Psycho-Babble Medication | about biological treatments | Framed
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Re: ADs may do more Harm than Good -New Research paper Phil

Posted by SLS on April 29, 2012, at 1:55:33

In reply to Re: ADs may do more Harm than Good -New Research paper, posted by Phil on April 28, 2012, at 22:40:25

Hi Phil.

You said much of what I was thinking and feeling, but that I didn't have the motivation to write. This is an old topic, and I have had my fill of addressing it the way I have in the past. However, I would be interested to see the actual research paper that is being referred to in the article introduced here. Perhaps I would have commented on it.

I thank God for the true scientists and doctors who study and treat mental illnesses. Without them, I doubt that I would have allowed myself to suffer beyond the 1980s. I am guessing that we were born 50 years too early to have been cured of these illnesses. I am just grateful that I was born late enough to have some chance of being treated successfully and living the last third of my life happily and free of psychic pain.

The treatment of mental illness is not a free ride. Usually, one must make compromises and sacrifices in order to tolerate the adverse effects of the currently available therapies. Do psychiatric drugs leave indelible footprints in the brain? The answer to this question seems to be yes. This is important information. However, it is a matter of perspective that influences the decisions made using this information. Attitude affects perspective. I will continue to work with the attitude that the fields of neuroscience and psychiatry are genuinely interested in healing people and preventing the induction of these illnesses. The resulting perspective for me is that drugs are better than no drugs. They are imperfect tools to be sure. They have their liabilities. So, too, do a great many drugs used in other fields of medicine. If cancer doesn't klll you, the chemotherapy used to treat it might do so first. It is a difficult decision to make to treat an illness with a harmful substance. Yet, that is precisely what many of us agree to, whether it be for depression or for gout.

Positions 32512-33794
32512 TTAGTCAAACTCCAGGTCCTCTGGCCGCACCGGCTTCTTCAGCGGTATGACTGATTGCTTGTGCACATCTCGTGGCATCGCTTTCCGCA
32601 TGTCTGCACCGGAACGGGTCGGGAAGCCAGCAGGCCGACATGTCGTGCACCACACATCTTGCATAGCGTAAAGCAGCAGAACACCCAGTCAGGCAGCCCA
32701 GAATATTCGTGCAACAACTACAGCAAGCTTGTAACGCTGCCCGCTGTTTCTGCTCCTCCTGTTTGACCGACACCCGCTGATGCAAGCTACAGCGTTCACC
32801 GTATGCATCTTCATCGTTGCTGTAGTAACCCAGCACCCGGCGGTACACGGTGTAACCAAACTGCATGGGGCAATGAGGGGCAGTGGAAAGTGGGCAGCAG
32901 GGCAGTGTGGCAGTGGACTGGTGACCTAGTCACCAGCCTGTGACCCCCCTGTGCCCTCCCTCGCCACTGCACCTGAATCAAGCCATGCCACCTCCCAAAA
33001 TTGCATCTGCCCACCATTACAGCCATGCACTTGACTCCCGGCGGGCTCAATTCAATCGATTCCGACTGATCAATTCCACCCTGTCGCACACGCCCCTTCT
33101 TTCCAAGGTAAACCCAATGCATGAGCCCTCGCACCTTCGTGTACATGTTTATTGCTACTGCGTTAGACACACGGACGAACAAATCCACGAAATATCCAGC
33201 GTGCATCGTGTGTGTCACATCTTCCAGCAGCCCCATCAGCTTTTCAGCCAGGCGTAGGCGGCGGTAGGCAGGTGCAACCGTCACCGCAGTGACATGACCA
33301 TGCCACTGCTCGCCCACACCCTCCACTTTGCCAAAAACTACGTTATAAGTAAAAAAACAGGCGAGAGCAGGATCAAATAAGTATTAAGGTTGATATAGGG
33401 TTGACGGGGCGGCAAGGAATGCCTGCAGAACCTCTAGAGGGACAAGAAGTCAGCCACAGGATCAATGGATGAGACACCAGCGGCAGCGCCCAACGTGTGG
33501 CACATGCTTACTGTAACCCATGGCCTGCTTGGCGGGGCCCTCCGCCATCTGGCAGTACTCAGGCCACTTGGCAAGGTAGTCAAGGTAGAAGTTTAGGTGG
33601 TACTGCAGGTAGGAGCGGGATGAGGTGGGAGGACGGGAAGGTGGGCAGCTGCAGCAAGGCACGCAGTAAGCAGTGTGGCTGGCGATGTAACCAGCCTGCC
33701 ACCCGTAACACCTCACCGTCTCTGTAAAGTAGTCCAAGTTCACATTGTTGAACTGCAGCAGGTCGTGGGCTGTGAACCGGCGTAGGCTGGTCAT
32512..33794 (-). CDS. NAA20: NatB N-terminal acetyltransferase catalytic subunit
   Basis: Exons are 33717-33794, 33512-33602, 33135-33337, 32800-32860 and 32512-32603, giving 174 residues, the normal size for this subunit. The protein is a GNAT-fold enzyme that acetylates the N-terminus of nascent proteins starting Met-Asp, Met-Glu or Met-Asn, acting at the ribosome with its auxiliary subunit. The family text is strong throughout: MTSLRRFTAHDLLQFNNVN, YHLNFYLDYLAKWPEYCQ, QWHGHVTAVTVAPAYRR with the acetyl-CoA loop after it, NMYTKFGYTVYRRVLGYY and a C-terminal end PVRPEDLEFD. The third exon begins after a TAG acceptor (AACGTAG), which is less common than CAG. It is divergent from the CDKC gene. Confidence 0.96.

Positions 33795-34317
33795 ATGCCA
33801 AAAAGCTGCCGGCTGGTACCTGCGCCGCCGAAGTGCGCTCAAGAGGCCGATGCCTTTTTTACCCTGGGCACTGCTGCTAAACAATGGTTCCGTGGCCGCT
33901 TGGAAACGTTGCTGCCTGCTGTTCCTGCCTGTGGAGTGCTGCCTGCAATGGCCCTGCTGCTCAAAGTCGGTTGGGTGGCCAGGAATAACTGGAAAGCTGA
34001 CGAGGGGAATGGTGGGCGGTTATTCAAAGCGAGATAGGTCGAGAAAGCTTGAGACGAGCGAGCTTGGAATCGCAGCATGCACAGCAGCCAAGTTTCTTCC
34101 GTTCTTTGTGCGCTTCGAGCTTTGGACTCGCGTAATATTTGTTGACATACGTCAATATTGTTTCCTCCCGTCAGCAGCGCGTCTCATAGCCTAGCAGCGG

Okay, so we remove every psychiatric medication that has been shown to produce adverse side effects = get rid of them all. What do we do next? Nothing? Not treat? Blame "Big Pharma" for not discovering and developing better drugs? Shall we also remove those drugs for HIV AIDS that have side effects = remove them all? What about NSAIDS and fatalities from bleeding ulcers = remove them all? I will leave for others the attitude that greed alone drives medicine. Yuck.

- Scott


> These kinds of threads always make me want to ditch the meds. I've been on many over a 30 year period mostly at high doses. I don't feel brain damaged or any other kind of damaged.
> I've never felt that the doctors I've had were doing anything other than trying to keep a wicked disease under control. I don't feel like a chump eager to do anything my doctor says.
> I don't believe that all psychiatrists are evil or stupid trying to get the whole planet strung out on drugs.
> I've never had a hideous discontinuation syndrome but I've had side effects. If they were bad I would find something hopefully better.
> Who knows? Maybe if I got off of everything I might feel better or the same. But I remember the crushing depression I had before meds and I have gotten off TCA's once or twice. The depression was waiting.
> I don't think that it would be wise for 'me' to drop medication. Everyone has a choice and I respect that. There are tons of people online that said psych meds screwed them up so they got off of them. Then some say, well orthomolecular medicine helped them or a constantly rotating mess of handfuls of herbs, vitamins, SJW, colon cleansing, massage, chiropractic, etc. Many have absolutely no idea what they're doing but in their minds it's better than a pill. More power to you.
> I trust my doctor more than I trust 99% of the crazy sh*t some people buy into to treat their disorder.
> Maybe I am a chump. But having this 'inherited' disease for 30 years and to say I'm still on this planet is enough for me. Maybe tomorrow I'll change my mind, but it won't be because I'm brain damaged. I guess I'm not enlightened and 20 years from now this time in psychiatry will be compared equally with lobotomies and asylums.
> With my family history I doubt I'll be around for people to tell me I told you so.

Some see things as they are and ask why.
I dream of things that never were and ask why not.

- George Bernard Shaw




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